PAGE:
Paper is one the material that can be easily recycled, which includes everything from packaging to mail, makes up the largest percentage of the municipal solid waste stream at 33 percent. It’s one of the most recovered materials, as recycling opportunities are often readily available.
Paper recycling might seem like the sort of thing best left to paper mills, but it turns out you can recycle your own paper at home without too much trouble. You’ll be able to eliminate some household waste – like junk mail, used printer paper or old wrapping paper – and create something unique and handmade at the same time.
What You’ll Need:
- Waste paper
- A blender or food processor
- An old picture frame
- Mesh or screen
- Felt, cloth or sponge
- A rectangular bin to hold water
- Tear the paper into small pieces and put into a blender with warm water. Blend until the mixture becomes a fairly smooth pulp.
- Assemble your “mold”; attach your screen to your frame using duck tape, staples or any other method that will keep the screen affixed to the frame’s edges.
- Pour the pulp into your bin or pan, then sink the mold into the water mixture. Pull the mold up, and pulp should cover the screen. At this point, you can add decorations. You can even add seeds to make plantable paper. Be sure to add a little more pulp to cover the decorations so they adhere to the paper.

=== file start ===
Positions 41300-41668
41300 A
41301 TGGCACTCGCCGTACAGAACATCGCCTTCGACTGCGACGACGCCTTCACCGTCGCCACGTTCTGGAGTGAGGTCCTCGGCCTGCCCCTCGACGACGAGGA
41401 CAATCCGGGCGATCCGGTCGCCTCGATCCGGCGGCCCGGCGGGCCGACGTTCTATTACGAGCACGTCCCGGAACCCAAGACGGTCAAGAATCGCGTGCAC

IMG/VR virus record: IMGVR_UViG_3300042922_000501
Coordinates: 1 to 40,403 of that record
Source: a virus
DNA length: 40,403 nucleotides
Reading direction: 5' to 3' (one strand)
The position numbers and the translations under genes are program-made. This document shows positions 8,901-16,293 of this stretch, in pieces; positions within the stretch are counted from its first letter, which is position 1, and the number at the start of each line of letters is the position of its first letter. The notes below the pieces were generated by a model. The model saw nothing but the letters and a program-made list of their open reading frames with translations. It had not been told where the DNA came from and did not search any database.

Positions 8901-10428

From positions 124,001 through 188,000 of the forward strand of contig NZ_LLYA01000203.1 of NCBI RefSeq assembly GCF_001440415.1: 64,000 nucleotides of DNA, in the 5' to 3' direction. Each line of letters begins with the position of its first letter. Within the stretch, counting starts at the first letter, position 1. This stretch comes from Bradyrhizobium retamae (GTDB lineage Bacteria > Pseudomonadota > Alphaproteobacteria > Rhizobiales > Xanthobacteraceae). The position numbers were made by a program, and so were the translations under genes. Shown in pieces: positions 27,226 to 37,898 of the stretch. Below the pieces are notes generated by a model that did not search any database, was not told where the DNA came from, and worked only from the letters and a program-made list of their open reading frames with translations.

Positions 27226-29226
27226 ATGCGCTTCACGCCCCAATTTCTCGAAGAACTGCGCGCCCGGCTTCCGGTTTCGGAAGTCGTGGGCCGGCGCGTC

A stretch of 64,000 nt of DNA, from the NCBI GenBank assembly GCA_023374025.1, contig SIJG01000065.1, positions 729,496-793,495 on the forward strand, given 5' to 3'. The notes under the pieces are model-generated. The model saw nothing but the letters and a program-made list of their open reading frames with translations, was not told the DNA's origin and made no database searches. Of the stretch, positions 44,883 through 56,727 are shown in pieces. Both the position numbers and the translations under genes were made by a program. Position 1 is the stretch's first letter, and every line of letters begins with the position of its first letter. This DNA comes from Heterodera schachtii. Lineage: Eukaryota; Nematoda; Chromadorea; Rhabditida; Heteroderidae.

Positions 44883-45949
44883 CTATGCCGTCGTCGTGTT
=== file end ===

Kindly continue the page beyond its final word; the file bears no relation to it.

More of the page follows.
- Use a cloth or sponge to press out excess water. Now you need to let the paper dry. You can let it dry on the screen, you can flip the mold over and let your paper dry on another surface, or you can press a cloth into the mold so the paper adheres to it and can dry on the cloth. Any of these options should work. Just be sure to let your paper dry for a day or so.
If you don’t recycle your used paper and instead throw it into the trash, it goes where all trash goes — to the landfill.
Recycled paper use saves resources and reduces the paper industry’s impact on the planet.
Using 100% recycled copy paper instead of 100% virgin fiber paper saves:
- 100% of the trees,
- 31% of the energy,
- 53% of the water, and produces
- 39% less solid waste.
In the United States we use enough paper in a single day to fill the 838 miles of the Library of Congress nearly FIVE times.
The Paper recycling activity can start at school, college, home, office, local community and even at drop off centers.
We all need to show our interest in recycling to make it successful.